In the second-movement scherzo, "With Full Sail," we find Mahler in one of his mock-sentimental moods, displaying an exuberance that he probably meant as ironic. Whatever, Maestro Vanska plays up the more lyrical qualities of an unhurried stroll in the woods rather than the full exhilaration of the moment.

In the third movement we get an intentionally awkward funeral march depicting a hunter's fairy-tale burial, which comes off as a typical Mahler parody. It might represent the hero's first glimpse of death or maybe Mahler's own recollection of a youthful encounter with the death of a loved one (his brother died a decade earlier). With Mahler, who knows. The movement has long been one of the composer's most controversial, and audiences still debate just what he was up to. Whatever, Vanska's treatment of it seems more straightforward, more seriously solemn, than most interpretations I've heard. Maybe that's as it should be.

Then, in the finale, Mahler breaks the reverie and conveys the panic "of a deeply wounded heart," as his central figure faces the suffering of life and fate. Still, because Mahler was a spiritual optimist, he wanted Man to triumph in the end. Therefore, in the movement's final twenty minutes or so Mahler pulls out all the stops and puts the orchestra into full swing. Maestro Vanska also pulls out the stops as he whips his orchestra into a red-blooded fury. And the Minnesota Orchestra acquit themselves wonderfully, producing a big, rich, radiant, and highly disciplined sound

So, how does Vanska's realization of the symphony compare to some of my favorites from Solti, Horenstein, Kubelik, Mackerras, Haitink, Bernstein, Tennstedt, and others? To me, Solti's first stereo recording with the London Symphony (HDTT or Decca) still holds up best interpretively, and Tennstedt's first EMI recording still makes the best sonic impact. Nevertheless, I've always admired Vanska's work, especially in Sibelius and Mahler, and here it is no different. Although he may convey a more gentle handling of the symphony than the others I've mentioned, there is much beauty in his performance, a beauty often overlooked by other conductors in favor of Mahler's more histrionic qualities.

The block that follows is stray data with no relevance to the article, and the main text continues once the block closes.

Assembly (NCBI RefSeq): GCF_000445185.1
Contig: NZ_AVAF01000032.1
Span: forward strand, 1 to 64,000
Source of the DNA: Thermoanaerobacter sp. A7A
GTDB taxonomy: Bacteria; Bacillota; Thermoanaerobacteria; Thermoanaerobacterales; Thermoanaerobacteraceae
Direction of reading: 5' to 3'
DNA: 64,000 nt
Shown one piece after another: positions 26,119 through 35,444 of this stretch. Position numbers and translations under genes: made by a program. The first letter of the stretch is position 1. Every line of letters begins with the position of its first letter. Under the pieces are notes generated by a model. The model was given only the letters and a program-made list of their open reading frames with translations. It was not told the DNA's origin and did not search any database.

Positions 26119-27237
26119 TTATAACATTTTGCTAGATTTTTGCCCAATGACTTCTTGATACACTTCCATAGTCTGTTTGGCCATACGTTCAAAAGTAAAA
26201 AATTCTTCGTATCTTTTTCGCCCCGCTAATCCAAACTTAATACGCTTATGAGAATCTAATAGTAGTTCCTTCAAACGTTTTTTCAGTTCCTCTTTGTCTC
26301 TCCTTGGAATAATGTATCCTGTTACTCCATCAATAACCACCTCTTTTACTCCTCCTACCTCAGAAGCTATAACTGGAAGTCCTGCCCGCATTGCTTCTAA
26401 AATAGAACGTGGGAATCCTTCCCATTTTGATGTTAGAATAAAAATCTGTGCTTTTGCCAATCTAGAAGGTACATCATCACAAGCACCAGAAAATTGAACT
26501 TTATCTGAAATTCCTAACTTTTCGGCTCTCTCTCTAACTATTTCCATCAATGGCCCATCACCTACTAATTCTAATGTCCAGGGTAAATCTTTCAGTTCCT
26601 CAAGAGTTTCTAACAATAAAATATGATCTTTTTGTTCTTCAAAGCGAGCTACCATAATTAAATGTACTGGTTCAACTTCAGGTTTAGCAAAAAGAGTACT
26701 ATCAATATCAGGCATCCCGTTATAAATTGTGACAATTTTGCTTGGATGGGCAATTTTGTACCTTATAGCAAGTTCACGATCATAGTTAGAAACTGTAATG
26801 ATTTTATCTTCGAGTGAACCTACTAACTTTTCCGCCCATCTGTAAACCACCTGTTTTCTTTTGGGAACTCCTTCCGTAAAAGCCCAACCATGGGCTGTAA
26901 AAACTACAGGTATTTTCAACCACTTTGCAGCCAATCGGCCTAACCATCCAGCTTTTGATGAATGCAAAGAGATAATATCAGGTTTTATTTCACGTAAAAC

BIS packaged the disc in a cardboard fold-over sleeve, which they say "is made of FXC/PEFC-certified material with soy ink, eco-friendly glue and water-based varnish. It is easy to recyle, and no plastic is used." So it doesn't have a Digipak-style plastic holder for the disc but instead uses a paper inner sleeve that fits into a side pocket. Very nice.

Producer Robert Suff and engineer Mattheas Spitzbarth recorded the symphony at Orchestra Hall, Minneapolis, Minnesota in March 2018. They made it for hybrid SACD and CD playback, so you can play it in multichannel or two-channel stereo from the SACD layer (using an SACD player) and two-channel stereo from the CD layer (using a regular CD player). I listened in two-channel SACD.